Friday, 27 April 2012

The Happy Valley #2 Unnatural Histories

By chance I saw an excellent programme, "Unnatural Histories",  on BBC4 this week.  It was part of a series about the myth of wilderness, and this one, the first, featured Serengeti National Park in Kenya. I was interested because of my current fascination with East Africa and the colonial period 100 years ago. At that time the grasslands of Africa were deserted because a recent plague of a cattle disease, rinderpest, which had decimated the herds during the 1890s and caused native people to leave the areas, although the lands had been home to Bantu, Masai and other tribes for many years. 

The incoming European settlers saw the grasslands as a kind of pristine paradise, and an antidote to the effects of industrialisation and overpopulation in their home countries. At first these lands were exploited by white hunters (such as Theodore Roosevelt), but by the 1930s awareness was growing of the need to protect the Serengeti as a National Park. Many famous campaigners, such as Armand and Michaela Denis, led this movement, and eventually in the 1950s the park, dividing animals and people,  became a reality, although not without much disagreement on the issue of boundaries between local and central administrators.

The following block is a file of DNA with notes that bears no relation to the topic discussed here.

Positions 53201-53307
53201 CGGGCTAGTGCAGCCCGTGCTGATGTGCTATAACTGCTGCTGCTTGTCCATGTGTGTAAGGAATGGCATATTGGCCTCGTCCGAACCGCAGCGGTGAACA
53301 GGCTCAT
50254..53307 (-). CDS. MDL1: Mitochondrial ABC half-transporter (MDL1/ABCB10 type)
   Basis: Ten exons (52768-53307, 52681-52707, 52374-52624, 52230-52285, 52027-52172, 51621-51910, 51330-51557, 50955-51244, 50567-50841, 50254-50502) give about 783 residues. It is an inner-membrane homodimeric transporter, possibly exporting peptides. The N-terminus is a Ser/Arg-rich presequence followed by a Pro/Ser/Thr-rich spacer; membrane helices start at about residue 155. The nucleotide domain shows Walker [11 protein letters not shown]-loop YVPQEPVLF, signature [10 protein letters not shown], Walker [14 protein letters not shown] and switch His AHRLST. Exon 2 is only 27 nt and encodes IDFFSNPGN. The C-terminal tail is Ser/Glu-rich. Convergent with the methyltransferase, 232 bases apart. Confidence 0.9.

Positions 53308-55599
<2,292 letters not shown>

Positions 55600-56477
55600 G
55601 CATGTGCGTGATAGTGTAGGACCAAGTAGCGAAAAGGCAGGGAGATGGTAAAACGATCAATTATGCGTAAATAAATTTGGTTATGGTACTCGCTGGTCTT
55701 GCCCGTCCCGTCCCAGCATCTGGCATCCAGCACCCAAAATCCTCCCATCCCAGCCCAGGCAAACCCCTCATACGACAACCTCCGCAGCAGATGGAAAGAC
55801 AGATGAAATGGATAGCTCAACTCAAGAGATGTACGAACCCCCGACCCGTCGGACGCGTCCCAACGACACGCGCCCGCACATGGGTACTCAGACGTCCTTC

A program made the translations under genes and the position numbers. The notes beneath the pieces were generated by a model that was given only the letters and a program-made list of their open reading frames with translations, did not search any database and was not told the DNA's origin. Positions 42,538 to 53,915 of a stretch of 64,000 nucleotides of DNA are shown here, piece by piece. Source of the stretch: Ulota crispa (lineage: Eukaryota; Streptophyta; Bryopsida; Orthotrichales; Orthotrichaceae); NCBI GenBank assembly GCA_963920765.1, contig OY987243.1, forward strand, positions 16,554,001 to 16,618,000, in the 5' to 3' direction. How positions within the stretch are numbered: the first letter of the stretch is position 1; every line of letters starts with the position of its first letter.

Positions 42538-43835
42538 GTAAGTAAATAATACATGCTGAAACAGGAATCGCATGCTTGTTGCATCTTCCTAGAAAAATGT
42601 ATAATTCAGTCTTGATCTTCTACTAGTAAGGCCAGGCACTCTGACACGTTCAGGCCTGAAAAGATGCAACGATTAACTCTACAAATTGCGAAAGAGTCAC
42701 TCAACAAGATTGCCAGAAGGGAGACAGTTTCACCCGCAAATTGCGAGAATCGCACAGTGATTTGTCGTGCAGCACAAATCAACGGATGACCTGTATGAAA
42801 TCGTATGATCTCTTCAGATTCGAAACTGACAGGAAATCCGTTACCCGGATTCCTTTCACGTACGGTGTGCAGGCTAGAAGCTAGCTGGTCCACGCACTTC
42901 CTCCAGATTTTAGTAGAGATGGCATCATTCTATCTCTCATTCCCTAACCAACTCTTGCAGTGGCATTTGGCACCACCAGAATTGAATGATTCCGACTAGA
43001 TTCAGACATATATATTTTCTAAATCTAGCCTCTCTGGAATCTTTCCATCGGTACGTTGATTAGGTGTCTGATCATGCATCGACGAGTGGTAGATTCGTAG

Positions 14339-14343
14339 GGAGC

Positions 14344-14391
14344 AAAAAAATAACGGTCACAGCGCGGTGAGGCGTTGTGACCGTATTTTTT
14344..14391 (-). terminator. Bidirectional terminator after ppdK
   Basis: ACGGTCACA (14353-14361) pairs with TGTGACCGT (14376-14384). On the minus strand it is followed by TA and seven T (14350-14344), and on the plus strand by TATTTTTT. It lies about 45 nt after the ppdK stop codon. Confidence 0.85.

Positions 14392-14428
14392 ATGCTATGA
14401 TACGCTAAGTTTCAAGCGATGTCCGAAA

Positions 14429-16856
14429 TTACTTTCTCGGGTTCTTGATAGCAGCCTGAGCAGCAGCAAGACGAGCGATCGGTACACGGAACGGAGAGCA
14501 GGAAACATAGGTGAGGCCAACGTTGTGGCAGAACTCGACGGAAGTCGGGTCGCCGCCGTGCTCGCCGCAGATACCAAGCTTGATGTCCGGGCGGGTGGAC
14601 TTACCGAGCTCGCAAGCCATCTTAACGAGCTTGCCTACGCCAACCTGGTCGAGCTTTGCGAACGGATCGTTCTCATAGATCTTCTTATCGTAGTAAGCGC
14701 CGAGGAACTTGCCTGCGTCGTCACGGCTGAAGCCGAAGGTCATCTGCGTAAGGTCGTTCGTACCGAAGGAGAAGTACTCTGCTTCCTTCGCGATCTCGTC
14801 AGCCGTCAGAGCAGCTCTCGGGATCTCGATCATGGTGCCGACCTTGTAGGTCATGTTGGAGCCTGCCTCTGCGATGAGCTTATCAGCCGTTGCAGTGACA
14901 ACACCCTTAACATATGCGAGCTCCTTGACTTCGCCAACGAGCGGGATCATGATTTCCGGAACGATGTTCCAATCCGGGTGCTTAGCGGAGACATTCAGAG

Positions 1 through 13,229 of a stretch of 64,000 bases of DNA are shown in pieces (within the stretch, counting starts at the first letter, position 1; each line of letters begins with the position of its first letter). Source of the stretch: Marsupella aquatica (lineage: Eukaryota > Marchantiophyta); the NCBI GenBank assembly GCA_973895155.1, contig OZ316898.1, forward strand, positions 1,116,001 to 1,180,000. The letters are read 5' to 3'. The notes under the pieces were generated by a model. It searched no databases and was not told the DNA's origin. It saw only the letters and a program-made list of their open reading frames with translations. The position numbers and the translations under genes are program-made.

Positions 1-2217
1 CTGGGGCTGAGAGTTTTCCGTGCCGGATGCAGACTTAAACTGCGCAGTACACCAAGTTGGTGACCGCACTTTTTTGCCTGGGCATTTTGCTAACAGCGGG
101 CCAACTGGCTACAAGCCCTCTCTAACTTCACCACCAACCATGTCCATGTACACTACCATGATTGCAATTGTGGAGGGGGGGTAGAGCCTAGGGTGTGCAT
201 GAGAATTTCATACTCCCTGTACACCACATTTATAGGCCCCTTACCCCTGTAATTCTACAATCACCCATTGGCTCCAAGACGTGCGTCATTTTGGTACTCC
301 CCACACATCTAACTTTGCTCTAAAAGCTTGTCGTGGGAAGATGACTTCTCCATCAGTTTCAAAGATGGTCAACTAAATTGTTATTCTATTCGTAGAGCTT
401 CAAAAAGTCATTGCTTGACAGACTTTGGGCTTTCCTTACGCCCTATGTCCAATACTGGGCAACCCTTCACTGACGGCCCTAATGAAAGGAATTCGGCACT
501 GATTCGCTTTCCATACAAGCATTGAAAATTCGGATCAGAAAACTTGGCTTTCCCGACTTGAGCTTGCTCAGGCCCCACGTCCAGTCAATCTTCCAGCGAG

Because of natural phenomena, this plan was not the threat to the wild life as had been feared. But the world is always changing, and modern analysis shows that the Serengeti has in history constantly altered from grassland to forestry according to prevailing climatic conditions, and may do so again.  Man has always been a factor in the grasslands, managing the lands by burning off scrub to obtain fresh grazing.  There is no such thing as a pristine wilderness, claims the programme, and the safari myth is a part of that fabrication.  This was extraordinarily interesting as it also puts late nineteenth and twentieth century African history in a much wider perspective.  Although it has its own mythology, it was only a tiny blip of about 70 years in a much longer narrative.

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